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How Does Electric Propulsion Work? Why Does It Matter?
By Scott Tilley, Distinguished Engineer, and Ty Lee, Systems Engineer, Maxar Technologies


As a pioneer in the field of electric propulsion, Maxar has built more than 30 spacecraft that have clocked more than 100,000 hours of active electric propulsion thruster operation in space.

This has earned Maxar a reputation in the U.S. space industry as the most experienced integrator of electric propulsion systems on geosynchronous satellites.

But what is electric propulsion (EP) and how does it differ from the chemical propulsion systems found on standard spacecraft? Is it similar to the difference between a traditional gasoline-powered car versus the increasingly popular electric car? Some aspects of this comparison are relevant, but other parts are genuine rocket science.

The gasoline car runs on a chemical fuel that is combusted inside the engine to release energy that makes the car’s wheels move. On a spacecraft, chemical thrusters have combustion chambers where burning a fuel/oxidizer mixture produces heat and pressure to create an exhaust gas that shoots out a nozzle. The exhaust plume’s equal and opposite effect (remember that guy Isaac Newton?) is the force that moves the spacecraft. Electric propulsion thrusters emit a blue glow when firing (see image at the top of the right column).

Now, let’s look at the electric car and how it’s similar to the EP thruster. The electric car receives its energy from a large, rechargeable battery that runs a motor to turn the wheels. While spacecraft do have batteries, they use a better energy source–the sun. Solar arrays collect solar power, and the voltage of this power is boosted and sent to an innovative EP thruster.

A complicated electromagnetic process happens inside the thruster with fuel that’s on board (typically Xenon in current systems) to create ions, which are sped up through a electric field to create an exhaust plume. As with chemical systems, this exhaust plume is what pushes the spacecraft in the direction it needs to go.

Just like automobile efficiency in miles per gallon, spacecraft propulsion has an efficiency rating called specific impulse, written as Isp, which benchmarks how much spacecraft speed changes per unit of propellant through the thruster. Just as electric cars have better “efficiency” than gas cars ($4 per gallon of gas makes electric look good), the EP system Isp is generally six to 10 times more efficient than the chemical propulsion Isp.

However, where’s the oxygen and oxidizer? There is none in EP — even more interesting and important is these EP systems cannot run in an atmosphere — only in the vacuum of space.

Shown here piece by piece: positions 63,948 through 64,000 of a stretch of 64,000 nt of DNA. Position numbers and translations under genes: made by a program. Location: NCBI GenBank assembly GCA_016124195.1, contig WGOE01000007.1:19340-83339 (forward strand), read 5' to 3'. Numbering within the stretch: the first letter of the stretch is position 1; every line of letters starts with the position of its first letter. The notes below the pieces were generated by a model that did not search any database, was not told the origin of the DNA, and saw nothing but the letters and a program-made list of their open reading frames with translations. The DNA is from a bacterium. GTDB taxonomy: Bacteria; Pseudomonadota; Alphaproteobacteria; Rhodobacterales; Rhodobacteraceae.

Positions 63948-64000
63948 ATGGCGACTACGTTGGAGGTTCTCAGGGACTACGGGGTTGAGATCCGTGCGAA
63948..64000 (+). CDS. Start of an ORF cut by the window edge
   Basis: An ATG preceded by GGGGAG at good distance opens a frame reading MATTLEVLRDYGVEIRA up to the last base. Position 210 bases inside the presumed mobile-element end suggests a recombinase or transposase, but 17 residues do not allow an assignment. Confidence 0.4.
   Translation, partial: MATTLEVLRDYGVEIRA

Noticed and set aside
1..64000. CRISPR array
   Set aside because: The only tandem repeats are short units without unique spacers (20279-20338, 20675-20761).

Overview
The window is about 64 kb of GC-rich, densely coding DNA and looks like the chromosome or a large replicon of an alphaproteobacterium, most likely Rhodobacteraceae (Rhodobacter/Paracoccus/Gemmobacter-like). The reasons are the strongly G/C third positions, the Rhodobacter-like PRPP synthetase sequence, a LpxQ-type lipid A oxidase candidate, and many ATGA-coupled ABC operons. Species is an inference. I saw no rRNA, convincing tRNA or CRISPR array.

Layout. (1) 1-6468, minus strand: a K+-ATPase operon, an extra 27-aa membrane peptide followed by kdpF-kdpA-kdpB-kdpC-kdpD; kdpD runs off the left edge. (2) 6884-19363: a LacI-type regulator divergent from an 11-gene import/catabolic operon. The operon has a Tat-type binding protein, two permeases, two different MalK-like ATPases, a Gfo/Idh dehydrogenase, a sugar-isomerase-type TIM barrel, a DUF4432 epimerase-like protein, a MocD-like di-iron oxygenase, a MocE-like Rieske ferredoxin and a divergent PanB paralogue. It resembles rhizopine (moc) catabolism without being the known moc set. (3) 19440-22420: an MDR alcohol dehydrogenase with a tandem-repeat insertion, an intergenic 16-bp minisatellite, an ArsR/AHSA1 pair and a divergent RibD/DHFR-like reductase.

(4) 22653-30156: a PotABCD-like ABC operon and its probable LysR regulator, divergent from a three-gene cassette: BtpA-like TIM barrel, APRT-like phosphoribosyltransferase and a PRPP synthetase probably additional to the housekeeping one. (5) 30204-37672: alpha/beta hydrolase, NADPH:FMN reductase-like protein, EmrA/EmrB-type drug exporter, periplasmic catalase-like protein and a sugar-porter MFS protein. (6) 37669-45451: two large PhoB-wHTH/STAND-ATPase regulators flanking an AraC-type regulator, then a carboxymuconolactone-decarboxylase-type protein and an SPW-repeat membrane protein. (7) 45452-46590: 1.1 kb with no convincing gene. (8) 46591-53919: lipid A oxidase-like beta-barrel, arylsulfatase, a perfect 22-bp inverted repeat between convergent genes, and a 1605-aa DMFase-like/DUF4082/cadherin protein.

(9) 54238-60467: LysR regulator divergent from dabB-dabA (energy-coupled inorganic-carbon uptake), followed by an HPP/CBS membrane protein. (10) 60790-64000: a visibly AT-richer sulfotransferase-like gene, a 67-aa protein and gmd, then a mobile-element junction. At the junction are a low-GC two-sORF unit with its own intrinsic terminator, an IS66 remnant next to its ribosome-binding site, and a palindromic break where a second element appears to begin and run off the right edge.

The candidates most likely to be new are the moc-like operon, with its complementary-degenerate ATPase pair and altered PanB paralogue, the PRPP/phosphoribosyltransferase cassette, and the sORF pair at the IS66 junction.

Electric thrusters sound great, so what’s the catch? Now we have to tolerate a little bit of rocket science. EP thrust is weaker than chemical thrust. This means speeding up takes more time. This is rooted in things such as propellant mass flow rates, energy levels and the exhaust velocities and molecular weights of the particles shooting out.

Maxar uses chemical thrusters for orbit control that produce 5 lbs. of force, but its EP thrusters currently make about 0.05 lbs. of force. Even though the EP thrust is very low, journeys through space often take a long time, which allows the EP system to deliver the same velocity increase as a chemical system.

Electric propulsion thrusters emit a blue glow when firing. Image: Fakel
The Maxar-built Psyche spacecraft will travel to an asteroid using
Maxar’s next-generation electric propulsion system. Image: Maxar.








Recently, Maxar’s first all EP spacecraft named EUTELSAT 7C completed its orbit raising phase with over 100 days of continuous EP thrusting. A similar phase with chemical thrusters would have taken about one week... ah, but it would have required 1,200 kg more fuel —equivalent to roughly 50 percent of EUTELSAT 7C’s weight without fuel. Launched in 2019, the Maxar-built EUTELSAT 7C communications satellite uses entirely electric propulsion.

Launched in 2019, the Maxar-built EUTELSAT 7C
communications satellite uses entirely electric propulsion.

Maxar is leveraging its experience in EP to build a spacecraft that NASA will use to explore a metallic asteroid in the main asteroid belt, called (16) Psyche. The Psyche spacecraft uses large, high power solar arrays, carefully tuned to work in the dim sunlight of deep space, to produce electricity that powers the EP system, as well as the rest of the spacecraft, including science instruments and communications equipment to transmit data back to Earth.

Because the asteroid is three times farther away from the Sun than the Earth, the EP system on the Psyche mission is customized to operate with significantly less power than typical Earth-orbiting spacecraft. Psyche’s EP system is much more efficient than a traditional chemical propulsion system, making the Psyche spacecraft lighter and easier to launch from Earth.

This efficiency boost from EP will be more crucial during the first demonstration of Maxar’s Power and Propulsion Element, which starts the construction of the NASA-led lunar Gateway. As part of NASA’s Artemis Program, the Gateway will help put the first woman and next man on the Moon by 2024 and enable future missions to Mars. This solar electric propulsion system will create about 40 kW of power compared to the roughly 13 kW used on EUTELSAT 7C.

NASA’s planned exploration of the Moon, Mars and beyond includes the use of EP tugs to transport fuel, equipment and other logistical supplies over long distances to prepare for and sustain human activities. EP supplied by Maxar will be a critical part of future space infrastructure.